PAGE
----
For the next few weeks nearly everything Arlene Mulder does will be a "last."
As she prepares to retire after two decades as Arlington Heights mayor and 34 years in public service, Mulder gave her last State of the Village speech to the Arlington Heights Rotary Thursday afternoon and said that the village is in good shape, and in good hands for the future.
Before her speech Mulder was busy hugging and thanking nearly everyone in the room. During lunch the group played a game of Mulder trivia, answering questions about her time in public life and her details about Arlington Heights. (Question: "What year did she move to Arlington Heights?" Answer: 1969.)
As part of her annual address, Mulder updated the community volunteers and business leaders on the financial state of the village and major projects, like the start of construction at Arlington Downs and ongoing efforts to deal with emerald ash borer.
She also addressed the village's plans for a new police station sometime in the next five years -- to be paid for with bonds when old debt expires -- and how the village will alleviate flooding issues after looking at several studies that are now under way.
"Disregard all the campaign rhetoric because we're in good shape," Mulder said. "I look forward to the next chapter for the village with Mayor Tom Hayes."
Toward the end of her speech, discussing how quickly 20 years have gone and her appreciation for the residents, Mulder became too overcome with emotion to continue.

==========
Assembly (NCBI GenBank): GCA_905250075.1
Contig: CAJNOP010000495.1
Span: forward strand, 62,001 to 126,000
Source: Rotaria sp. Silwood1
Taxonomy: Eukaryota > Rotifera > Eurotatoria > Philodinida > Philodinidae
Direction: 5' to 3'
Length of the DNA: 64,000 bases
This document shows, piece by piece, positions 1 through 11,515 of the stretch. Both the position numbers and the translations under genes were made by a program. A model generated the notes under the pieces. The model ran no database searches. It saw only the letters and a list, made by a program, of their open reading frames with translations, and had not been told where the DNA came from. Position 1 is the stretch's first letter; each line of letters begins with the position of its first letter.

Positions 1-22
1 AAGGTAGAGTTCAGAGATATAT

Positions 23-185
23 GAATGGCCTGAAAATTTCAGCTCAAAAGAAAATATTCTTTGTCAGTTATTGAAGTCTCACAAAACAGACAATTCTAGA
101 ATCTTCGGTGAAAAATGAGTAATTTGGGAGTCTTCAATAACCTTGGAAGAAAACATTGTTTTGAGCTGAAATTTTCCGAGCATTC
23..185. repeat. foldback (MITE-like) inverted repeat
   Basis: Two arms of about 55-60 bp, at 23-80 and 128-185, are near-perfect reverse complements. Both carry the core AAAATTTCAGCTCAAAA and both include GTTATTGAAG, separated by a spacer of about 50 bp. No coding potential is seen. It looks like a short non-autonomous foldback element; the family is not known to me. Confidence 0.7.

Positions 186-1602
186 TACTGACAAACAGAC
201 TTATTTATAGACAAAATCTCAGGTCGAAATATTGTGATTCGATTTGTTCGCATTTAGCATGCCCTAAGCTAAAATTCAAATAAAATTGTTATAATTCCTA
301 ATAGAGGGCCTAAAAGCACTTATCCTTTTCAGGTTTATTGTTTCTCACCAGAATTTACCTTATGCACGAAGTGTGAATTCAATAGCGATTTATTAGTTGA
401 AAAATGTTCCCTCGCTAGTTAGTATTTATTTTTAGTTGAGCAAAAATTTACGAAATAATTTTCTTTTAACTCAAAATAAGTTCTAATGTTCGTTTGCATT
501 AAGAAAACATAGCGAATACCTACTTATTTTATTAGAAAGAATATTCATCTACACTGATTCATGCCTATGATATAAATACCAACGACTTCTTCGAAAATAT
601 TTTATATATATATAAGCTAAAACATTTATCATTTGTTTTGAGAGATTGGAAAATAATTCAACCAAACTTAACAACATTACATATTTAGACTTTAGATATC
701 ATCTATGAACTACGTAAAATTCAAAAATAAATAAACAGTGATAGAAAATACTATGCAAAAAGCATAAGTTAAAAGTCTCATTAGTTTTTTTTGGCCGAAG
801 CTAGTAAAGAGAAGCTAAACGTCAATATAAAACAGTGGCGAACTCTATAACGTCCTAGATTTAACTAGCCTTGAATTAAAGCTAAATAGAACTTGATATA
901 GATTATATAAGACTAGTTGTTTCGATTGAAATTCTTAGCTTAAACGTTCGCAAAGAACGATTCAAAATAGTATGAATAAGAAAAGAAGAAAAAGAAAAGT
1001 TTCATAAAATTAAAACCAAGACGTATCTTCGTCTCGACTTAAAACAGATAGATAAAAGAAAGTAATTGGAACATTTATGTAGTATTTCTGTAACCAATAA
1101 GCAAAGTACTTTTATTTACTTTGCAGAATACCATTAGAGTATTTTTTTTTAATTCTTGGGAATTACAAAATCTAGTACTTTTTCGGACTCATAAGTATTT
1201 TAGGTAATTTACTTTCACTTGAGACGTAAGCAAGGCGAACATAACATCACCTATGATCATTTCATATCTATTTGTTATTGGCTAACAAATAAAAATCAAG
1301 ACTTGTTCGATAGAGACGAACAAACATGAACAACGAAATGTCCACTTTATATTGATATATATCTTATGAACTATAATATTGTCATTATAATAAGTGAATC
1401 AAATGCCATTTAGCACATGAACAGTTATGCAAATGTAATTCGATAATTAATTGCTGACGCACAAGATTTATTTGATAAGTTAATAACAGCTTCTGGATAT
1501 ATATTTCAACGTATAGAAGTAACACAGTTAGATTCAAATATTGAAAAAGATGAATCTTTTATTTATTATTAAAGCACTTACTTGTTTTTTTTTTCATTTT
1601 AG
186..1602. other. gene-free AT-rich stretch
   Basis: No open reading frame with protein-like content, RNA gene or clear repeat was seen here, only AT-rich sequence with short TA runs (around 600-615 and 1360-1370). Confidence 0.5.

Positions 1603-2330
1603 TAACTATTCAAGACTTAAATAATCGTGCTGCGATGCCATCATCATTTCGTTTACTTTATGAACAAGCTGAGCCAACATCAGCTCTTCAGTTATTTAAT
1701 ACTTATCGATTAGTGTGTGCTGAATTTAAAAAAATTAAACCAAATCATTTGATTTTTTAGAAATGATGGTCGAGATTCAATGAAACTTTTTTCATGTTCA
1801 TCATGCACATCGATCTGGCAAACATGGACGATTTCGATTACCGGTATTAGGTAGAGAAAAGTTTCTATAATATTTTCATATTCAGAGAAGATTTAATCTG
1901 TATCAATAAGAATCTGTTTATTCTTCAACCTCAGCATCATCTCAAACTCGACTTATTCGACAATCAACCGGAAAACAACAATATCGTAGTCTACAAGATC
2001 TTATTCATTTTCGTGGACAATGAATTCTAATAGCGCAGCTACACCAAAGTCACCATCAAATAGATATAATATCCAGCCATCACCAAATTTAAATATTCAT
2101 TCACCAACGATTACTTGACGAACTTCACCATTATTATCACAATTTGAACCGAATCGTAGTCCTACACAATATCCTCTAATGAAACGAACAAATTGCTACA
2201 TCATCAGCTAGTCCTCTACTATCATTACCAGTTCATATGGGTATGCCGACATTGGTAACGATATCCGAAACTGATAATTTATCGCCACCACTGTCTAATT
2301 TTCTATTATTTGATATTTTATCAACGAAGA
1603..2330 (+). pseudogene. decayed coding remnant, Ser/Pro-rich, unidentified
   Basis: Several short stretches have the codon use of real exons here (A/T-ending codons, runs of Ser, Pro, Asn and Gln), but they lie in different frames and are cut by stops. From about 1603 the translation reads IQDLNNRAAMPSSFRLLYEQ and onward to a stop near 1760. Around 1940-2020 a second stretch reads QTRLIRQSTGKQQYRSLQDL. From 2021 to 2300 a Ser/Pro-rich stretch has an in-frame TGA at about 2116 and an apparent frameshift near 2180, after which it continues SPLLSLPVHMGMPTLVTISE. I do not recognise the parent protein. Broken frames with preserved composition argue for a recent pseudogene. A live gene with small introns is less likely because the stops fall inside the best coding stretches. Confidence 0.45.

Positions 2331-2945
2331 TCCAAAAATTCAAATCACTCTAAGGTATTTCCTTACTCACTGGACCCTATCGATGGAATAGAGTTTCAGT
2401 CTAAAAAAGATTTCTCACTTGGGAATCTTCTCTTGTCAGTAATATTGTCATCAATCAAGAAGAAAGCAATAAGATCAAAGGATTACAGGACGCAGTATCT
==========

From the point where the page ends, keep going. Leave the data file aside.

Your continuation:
"It's the citizens of this town, not the staff, not the elected officials," she said before breaking off. She was rescued from having to continue by a standing ovation.
"Thank you for your faith and trust in me for the last 20 years," she finished.
In retirement, Mulder has said, she will spend more time with her family, primarily her husband, Al, who she said has been "on hold" for the past 34 years. Two new grandchildren are due in the next few weeks.
Since she will be handing her gavel over to Hayes on May 6, members of the Rotary gave Mulder a few new tools she can use instead.
Longtime friend Deb Whisler presented her with a bird feeder, watering can and other gardening items.
She was given the Paul Harris award, a Rotary recognition she also received in 2003, based on her contributions to the community.
"She's opened so many doors for me in this town and she's just been so accessible to all of us," said Whisler who is also the director of communications and marketing at the Arlington Heights Memorial Library.
"She's just such a ball of energy. She's very focused and she gets a lot done, but at the end of the day she asks us not to call her mayor, and she's just my friend."